"Try not to confuse independence with isolation. Successfully independent individuals make choices based on information gained from consulting with others in their community. There are so many faculty and staff in the college whose job it is to help freshmen make the most of college don't neglect them."
Dean of Freshmen, University of Rochester
Everybody's college experience may be unique, but here's one thing that's guaranteed: At least once in your college career, something will go horribly, terribly wrong. Black smoke spews from your heater, your laptop disappears you do keep it locked, right? or the registrar inadvertently signs you up for a graduate seminar. Now is the time when you want to have some friends in high places who can deal with your problems while you worry about papers, problem sets, and parties.
In particular, get to know the following people, then tap them as resources when you need them:
- Your resident advisor (RA). During orientation, you'll meet your RA, tour the campus with your RA, and eat dinner with your RA. Then you make other friends and lose touch with your RA. This a reminder that your RA is living in that large single for free, so don't hesitate to call when the toilet's clogged, your obnoxious neighbors are blasting techno music at three in the morning, or even when you just want to talk with somebody about your midterm.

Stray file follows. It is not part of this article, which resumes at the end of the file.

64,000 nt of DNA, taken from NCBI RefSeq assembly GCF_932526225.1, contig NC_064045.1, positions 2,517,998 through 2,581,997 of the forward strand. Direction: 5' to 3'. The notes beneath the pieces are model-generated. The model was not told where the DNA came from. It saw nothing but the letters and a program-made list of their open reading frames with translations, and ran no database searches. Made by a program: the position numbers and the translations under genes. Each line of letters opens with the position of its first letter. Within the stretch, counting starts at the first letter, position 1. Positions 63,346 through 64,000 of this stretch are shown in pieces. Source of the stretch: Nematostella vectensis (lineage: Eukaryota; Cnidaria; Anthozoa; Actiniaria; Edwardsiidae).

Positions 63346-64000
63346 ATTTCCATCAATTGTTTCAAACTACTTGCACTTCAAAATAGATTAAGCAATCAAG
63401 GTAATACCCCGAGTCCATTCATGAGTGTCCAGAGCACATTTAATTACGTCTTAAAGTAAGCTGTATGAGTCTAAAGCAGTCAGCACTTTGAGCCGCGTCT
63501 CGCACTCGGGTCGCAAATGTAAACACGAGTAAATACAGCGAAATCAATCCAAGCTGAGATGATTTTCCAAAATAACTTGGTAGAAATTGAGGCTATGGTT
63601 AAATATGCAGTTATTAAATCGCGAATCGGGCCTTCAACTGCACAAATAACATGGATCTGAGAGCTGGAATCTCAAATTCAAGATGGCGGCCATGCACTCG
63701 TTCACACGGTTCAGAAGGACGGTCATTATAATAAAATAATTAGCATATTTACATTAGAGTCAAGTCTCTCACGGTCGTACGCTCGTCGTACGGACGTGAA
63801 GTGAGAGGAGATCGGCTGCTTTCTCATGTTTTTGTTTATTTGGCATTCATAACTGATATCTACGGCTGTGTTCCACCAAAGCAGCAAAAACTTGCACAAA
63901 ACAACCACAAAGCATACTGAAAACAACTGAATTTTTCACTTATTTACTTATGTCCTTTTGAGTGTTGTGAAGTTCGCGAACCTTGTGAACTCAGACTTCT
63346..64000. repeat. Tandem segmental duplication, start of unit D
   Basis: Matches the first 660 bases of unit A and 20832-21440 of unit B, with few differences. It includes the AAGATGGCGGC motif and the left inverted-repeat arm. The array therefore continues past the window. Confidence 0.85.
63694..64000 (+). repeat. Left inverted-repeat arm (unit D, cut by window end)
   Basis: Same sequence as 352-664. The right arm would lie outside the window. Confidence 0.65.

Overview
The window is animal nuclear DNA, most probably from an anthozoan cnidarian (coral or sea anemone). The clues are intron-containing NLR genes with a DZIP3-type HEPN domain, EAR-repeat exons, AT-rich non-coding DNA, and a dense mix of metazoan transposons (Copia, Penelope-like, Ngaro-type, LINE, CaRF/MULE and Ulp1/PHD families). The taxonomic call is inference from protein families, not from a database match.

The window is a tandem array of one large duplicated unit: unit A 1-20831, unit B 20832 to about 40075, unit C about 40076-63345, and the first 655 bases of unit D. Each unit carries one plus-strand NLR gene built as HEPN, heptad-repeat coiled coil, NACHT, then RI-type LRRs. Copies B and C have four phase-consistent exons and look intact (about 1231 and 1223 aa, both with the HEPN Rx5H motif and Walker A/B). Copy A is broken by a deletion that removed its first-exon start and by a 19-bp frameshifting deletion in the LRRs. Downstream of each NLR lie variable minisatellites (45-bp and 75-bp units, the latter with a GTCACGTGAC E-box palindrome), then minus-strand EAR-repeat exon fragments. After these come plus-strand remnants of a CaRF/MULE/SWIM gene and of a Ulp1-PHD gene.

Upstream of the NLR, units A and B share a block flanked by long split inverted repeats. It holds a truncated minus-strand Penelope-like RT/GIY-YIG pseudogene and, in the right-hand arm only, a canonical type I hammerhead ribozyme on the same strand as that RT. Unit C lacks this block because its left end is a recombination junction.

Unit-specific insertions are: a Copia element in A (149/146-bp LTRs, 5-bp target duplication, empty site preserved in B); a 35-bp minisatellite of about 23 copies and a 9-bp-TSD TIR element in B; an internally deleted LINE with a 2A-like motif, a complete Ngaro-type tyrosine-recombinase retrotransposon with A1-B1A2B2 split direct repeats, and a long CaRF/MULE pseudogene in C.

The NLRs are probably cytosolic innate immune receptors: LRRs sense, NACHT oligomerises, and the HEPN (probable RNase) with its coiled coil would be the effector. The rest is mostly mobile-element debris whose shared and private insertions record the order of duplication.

- Your deans/advisors. Unless you go to the Paragon of Efficiency University, the infrastructure of college is a mish-mash of bureaucracy. Talk to your deans about your college goals and they'll help you make a four-year plan, tell you who in the college can help you meet your goals, and help you deal with any red tape involved.
- Secretaries. Secretaries know everybody. If you've got a problem, a secretary can tell you who has the answer.
- Your building super (if you don't live in a dorm). Things break. Fuses blow. Light bulbs burn out. Keys stop unlocking doors. Frisbees fly through windows. It's a good idea to know somebody who can fix things.
- Reference librarian. Research papers are hard enough without wasting time rummaging through the library. Have a reference librarian do your rummaging for you. It'll give you more time to actually write your paper. Besides, reference librarians seem to enjoy it.
|From Navigating Your Freshman Year by Students Helping Students®. Copyright © 2005. Used by arrangement with Penguin Group (USA) Inc. |
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